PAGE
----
LONDON, Ont. – It has happened, back in the early days, in places like Stockholm and Vienna, Bratislava and Oslo, and London and Paris and Budapest, to skaters named Gillis Grafstrom, Herma Szabo, Sonja Henie, Cecilia Colledge, Jacqueline du Bief, Emmerich Danzer and Ondrej Nepela.
But only once in what would be considered figure skating’s modern era has an absolute local enjoyed home ice advantage, fully exploited and crowned by a world title. That was Irina Slutskaya’s gold medal in Moscow, in 2005. And we’re guessing most Muscovites didn’t notice. Fair to say, then, that no host community of a world figure skating championships has ever been as completely aware of a potential champion in its comparatively small-town midst as London – the other London, our London – is this week with the dance team of Tessa Virtue and Scott Moir.
And somehow, the two-time world and 2010 Olympic champs have to shut out the friends and neighbours, relatives and well-wishers and keep their eyes on the prize in a city where they can’t take two steps in any direction without running into someone who’s had, or wants, a piece of their lives. History suggests home ice has not been a blessing, but this will be its ultimate test, because no home ice has ever been homier. “This is our city, this is our venue, there’s no doubt about that,” says Moir, who will usher Virtue onto the ice of Budweiser Gardens on Thursday for the short dance, hoping to hold off, among others, their toughest challengers and Detroit training partners, Meryl Davis and Charlie White.
“This is where we come on Friday nights to watch the [OHL London] Knights. It seems like we’re the luckiest kids ever. We have a home country Olympic Games and to have a hometown worlds is a pretty rare opportunity for athletes like us. “I thought nationals here [in 2010] was special, but to be here at a world championships … it gives me goosebumps just thinking about it.” It’s doubtful the crowd will raise the roof the way it did for the Knights’ 2005 Memorial Cup victory over the Rimouski Oceanic, who had a kid named Crosby on their roster. For one thing, the figure skating setup cuts about 2,000 seats out of the hockey capacity of 9,046.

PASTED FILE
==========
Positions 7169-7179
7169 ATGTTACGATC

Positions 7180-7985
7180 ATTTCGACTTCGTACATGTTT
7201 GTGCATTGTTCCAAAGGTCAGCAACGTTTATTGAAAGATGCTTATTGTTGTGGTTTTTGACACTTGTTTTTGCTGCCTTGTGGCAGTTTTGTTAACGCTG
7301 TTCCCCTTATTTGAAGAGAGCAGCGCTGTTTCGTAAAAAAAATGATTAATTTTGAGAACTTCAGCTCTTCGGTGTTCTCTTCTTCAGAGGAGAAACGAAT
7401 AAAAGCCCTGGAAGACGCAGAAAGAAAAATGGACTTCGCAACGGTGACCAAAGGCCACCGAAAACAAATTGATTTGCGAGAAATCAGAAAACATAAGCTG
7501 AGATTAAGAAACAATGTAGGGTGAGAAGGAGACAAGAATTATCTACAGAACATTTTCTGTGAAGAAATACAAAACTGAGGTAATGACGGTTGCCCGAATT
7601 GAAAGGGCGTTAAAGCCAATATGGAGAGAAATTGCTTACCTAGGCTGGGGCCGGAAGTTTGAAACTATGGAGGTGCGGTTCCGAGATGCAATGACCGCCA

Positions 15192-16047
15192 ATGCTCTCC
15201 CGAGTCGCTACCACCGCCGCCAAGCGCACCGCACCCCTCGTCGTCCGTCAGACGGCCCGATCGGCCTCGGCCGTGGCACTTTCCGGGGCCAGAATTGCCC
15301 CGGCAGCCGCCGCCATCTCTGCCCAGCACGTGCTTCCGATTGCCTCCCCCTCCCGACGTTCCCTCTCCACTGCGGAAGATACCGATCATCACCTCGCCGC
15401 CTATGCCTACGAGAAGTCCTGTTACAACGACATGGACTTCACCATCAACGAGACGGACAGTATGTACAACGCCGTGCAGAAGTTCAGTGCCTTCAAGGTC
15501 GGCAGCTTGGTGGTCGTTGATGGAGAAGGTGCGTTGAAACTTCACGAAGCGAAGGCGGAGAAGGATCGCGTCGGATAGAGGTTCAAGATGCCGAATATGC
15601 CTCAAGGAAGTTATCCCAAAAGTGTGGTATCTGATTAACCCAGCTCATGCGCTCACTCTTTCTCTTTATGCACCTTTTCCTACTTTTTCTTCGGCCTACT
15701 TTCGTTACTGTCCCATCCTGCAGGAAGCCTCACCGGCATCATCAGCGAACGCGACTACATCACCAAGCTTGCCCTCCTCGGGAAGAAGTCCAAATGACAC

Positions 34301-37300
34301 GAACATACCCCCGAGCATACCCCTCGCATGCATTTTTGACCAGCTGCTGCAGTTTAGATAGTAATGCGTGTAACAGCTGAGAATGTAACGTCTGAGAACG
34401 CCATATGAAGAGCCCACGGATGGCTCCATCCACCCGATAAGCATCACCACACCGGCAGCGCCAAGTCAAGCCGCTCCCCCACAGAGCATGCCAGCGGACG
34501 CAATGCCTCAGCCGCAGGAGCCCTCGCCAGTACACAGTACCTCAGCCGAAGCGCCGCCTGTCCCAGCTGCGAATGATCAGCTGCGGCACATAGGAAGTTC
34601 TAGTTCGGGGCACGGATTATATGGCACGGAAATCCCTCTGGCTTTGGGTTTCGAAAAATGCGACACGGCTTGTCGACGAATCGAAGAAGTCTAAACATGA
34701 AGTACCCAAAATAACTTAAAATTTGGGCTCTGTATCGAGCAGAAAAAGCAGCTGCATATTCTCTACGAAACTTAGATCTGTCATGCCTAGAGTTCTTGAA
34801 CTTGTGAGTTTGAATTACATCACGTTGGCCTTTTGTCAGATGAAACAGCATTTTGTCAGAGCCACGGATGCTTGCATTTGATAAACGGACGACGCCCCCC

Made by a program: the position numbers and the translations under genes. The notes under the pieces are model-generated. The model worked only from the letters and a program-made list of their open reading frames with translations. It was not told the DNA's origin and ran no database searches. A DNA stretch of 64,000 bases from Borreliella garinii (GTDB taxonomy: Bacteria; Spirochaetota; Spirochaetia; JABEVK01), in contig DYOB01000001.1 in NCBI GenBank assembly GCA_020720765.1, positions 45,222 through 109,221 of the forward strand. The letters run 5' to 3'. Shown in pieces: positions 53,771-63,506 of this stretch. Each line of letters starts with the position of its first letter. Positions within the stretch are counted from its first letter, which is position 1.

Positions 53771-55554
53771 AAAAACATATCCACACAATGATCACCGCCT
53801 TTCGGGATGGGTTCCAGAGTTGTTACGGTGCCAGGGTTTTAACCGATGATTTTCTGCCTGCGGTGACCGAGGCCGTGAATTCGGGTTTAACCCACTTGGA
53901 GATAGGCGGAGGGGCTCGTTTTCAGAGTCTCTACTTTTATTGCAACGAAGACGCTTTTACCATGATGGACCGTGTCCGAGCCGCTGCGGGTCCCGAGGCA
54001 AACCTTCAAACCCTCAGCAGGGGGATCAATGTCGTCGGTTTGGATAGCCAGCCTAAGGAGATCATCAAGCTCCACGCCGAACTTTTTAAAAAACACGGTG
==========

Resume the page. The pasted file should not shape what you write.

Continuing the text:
For another, there’s a lot of media and ISU seating from which the applause will be either muted or non-existent, although the no-cheering-in-the-press-box rule has not spread far beyond North American borders.
The 23-year-old Virtue says that so far, focusing has not been a large problem.
“I think we’ll try to keep it to as normal a competition setting as possible,” she said. “We’re staying at the hotel and taking the bus. Probably actively trying not to go home. We were just mentioning turning our off phones, too, because they’ll be buzzing a little bit more.
“Everyone has been extremely respectful. They know we have job to do,” she said. “But you get that extra smile or wink from volunteers and it’s really special. Everyone’s excited, and we can feel that energy.”
Canada’s probable No. 2 dance team, Kaitlyn Weaver and Andrew Poje, are coming off a considerable hiatus – Weaver suffered a broken fibula in December and they missed nationals while she made a hasty recovery from surgery to place a plate and five screws into her leg. That they are even competing here is a triumph of relentless physiotherapy and hard work, but it’s probably not realstic to expect them to be able to duplicate their fourth-place finish in last year’s worlds.
The third team, Piper Gilles and Paul Poirier – national runners-up in Weaver/Poje’s absence – is competing at worlds for the first time, though Poirier and his former partner Vanessa Crone were at three worlds and the last Olympics, with a highest finish of seventh at the worlds a month after the Vancouver Games. Virtue and Moir know that anything less than a championship here will be a letdown to the crowd, and will set the stage imperfectly for next year’s Olympics in Sochi. They are coming off a second-place finish (to Davis and White) at the Four Continents in Osaka, where they had to stop in mid-free dance when Virtue suffered a leg cramp.
“We ended up seeing the silver lining,” she said. “We were able to sit down with our team and analyze the last few months. We were able to see where we went off track a little bit [training too hard], and only with the best intentions. “It was only because we wanted to push ourselves and we were really emphasizing speed and power. When you get to be feeling so good, you forget to take care of the details that made you feel good in the first place. We let that get away from us a bit.”